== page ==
That was in December 2021, and as Gargiulo recounted the story months later, her countenance changed. She didn’t cry. Rather, her speech slowed, her eyes got a bit unfocused and she moved her head and hands as if they weighed thousands of pounds. It’s clear that the weight is in her mind, the one that was left intact but nonetheless damaged after that horrible night. Apparently, this is what post traumatic shock can look like.
Gargiulo knows for sure that her boyfriend suffered from PTSD. He served in the Air Force and was medically discharged after suffering multiple injuries, including a traumatic brain injury. He was in physical pain every day, Gargiulo said. He was not inordinately moody, nor was he ever violent with Gargiulo. “It wasn’t like that. He wasn’t like that,” she said. “It was that he couldn’t keep going anymore.”
But Gargiulo did not think he was suicidal. Even scouring her memories for clues, as survivors inevitably do, Gargiulo hasn’t find any signs she missed. She’s gone over the story with a cavalcade of therapists and well-intentioned support groups, and even sought medical care when her body went into physical shock immediately after the suicide.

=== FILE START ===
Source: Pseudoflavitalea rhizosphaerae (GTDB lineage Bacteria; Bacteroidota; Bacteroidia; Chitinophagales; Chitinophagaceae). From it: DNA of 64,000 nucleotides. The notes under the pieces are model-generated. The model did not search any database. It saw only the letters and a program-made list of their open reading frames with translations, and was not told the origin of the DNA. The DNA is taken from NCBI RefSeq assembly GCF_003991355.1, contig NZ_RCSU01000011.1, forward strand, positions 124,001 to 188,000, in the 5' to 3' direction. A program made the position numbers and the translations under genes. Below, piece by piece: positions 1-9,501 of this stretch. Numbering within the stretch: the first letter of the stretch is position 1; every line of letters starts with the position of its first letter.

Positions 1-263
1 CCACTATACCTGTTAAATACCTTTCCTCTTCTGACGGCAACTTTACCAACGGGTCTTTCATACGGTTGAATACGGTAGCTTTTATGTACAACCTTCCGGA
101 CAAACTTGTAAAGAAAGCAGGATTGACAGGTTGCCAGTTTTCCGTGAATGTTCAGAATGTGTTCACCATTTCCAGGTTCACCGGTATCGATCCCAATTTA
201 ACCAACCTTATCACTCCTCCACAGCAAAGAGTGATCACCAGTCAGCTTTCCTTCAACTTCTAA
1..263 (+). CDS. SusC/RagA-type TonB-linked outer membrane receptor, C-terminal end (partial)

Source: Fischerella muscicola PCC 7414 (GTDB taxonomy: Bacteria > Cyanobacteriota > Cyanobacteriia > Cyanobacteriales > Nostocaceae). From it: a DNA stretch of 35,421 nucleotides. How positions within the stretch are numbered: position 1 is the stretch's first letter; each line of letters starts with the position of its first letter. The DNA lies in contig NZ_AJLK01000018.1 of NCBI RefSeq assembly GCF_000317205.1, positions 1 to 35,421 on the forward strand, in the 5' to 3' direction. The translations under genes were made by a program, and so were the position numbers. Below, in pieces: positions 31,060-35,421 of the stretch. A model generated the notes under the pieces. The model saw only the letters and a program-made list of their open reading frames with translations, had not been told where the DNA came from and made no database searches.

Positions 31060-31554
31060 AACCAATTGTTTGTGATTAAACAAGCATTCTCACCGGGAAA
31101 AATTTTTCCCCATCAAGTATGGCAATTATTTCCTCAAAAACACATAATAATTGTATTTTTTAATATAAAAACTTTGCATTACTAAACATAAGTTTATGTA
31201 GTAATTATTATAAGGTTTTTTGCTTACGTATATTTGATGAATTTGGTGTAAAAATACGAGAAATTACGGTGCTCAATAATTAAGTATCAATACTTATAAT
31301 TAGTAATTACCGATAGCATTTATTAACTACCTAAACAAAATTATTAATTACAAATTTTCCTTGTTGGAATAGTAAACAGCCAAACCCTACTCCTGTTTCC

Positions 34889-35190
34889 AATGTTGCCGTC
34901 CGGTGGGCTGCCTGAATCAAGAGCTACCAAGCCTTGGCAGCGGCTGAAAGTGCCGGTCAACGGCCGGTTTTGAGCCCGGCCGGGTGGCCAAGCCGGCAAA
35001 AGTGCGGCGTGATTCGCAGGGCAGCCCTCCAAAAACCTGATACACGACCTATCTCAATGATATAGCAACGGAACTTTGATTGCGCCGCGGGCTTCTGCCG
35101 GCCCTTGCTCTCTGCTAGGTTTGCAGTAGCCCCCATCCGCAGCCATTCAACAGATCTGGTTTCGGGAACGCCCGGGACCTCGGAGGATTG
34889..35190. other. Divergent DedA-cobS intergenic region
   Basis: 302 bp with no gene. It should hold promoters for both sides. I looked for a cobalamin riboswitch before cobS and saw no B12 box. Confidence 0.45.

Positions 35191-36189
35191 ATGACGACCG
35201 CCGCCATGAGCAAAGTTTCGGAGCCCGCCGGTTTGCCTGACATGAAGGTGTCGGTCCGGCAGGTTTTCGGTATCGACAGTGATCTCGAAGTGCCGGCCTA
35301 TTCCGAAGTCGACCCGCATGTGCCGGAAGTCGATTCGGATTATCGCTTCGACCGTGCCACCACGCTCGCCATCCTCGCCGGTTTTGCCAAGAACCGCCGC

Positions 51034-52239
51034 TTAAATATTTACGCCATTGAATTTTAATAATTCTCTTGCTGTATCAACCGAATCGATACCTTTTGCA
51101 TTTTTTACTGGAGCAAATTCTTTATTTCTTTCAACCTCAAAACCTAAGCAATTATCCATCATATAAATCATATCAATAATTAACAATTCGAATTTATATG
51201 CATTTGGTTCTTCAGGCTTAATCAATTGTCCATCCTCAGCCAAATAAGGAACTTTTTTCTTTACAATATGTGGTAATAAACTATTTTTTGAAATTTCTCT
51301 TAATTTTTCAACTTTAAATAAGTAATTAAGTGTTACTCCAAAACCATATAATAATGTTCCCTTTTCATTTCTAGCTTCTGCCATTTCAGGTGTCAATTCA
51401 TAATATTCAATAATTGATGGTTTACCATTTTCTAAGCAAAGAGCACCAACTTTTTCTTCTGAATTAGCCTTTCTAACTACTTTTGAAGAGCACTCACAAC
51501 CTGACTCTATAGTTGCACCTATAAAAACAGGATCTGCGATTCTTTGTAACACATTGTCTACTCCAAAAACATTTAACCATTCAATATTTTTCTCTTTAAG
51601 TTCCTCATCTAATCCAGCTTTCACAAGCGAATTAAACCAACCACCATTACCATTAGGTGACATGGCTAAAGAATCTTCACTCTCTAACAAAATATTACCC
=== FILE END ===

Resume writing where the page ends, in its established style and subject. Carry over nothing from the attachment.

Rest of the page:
None of it has really helped, not significantly. Gargiulo knows enough about PTSD to know that, however intelligent she is, she can’t control what her brain is doing. “Your mind has neat filing cabinets and when something traumatic happens, your brain doesn’t know how to file it,” she said. “So you keep getting flashes of it because your brain doesn’t know how to process it. It’s a primal reaction, but this is what our bodies do.”
Writing helped. Gargiulo dove into finishing Pairing Paws, which proved to be part of her healing process. The featured dogs are from shelters, all of them rescued by families who shared their adoption stories. “At first, the dogs were skinny, skittish and completely unsure of their surroundings,” Gargiulo said. “They’d been through so much trauma being in the shelters, and even losing their original families. They’d been stuck, isolated and confused. It’s trauma. So much trauma.”
It’s unclear if Gargiulo sees the parallel between the dogs’ trauma and her own, or her boyfriend’s. But Pairing Paws is dedicated to him, and half of the book’s profits are donated to shelters and animal rescues in the Philadelphia area. She will do the same with the book about cats and wine, which she’s almost finished writing. It’s been much harder to photograph cats than dogs, Gargiulo said with a laugh. “Getting the dogs to pose – or least sit still – was far easier,” she said.
But Gargiulo keeps going, because that’s what she does. Actually, it’s what she has chosen to do. Gargiulo now lives in Manayunk and found love with a new man. Riesling is healthy and happy, still by Gargiulo’s side and possibly enjoying his newfound celebrity. That’s him on the cover of Pairing Paws, the bestselling book that no one believed in – except, of course, Gargiulo. She knew it all along.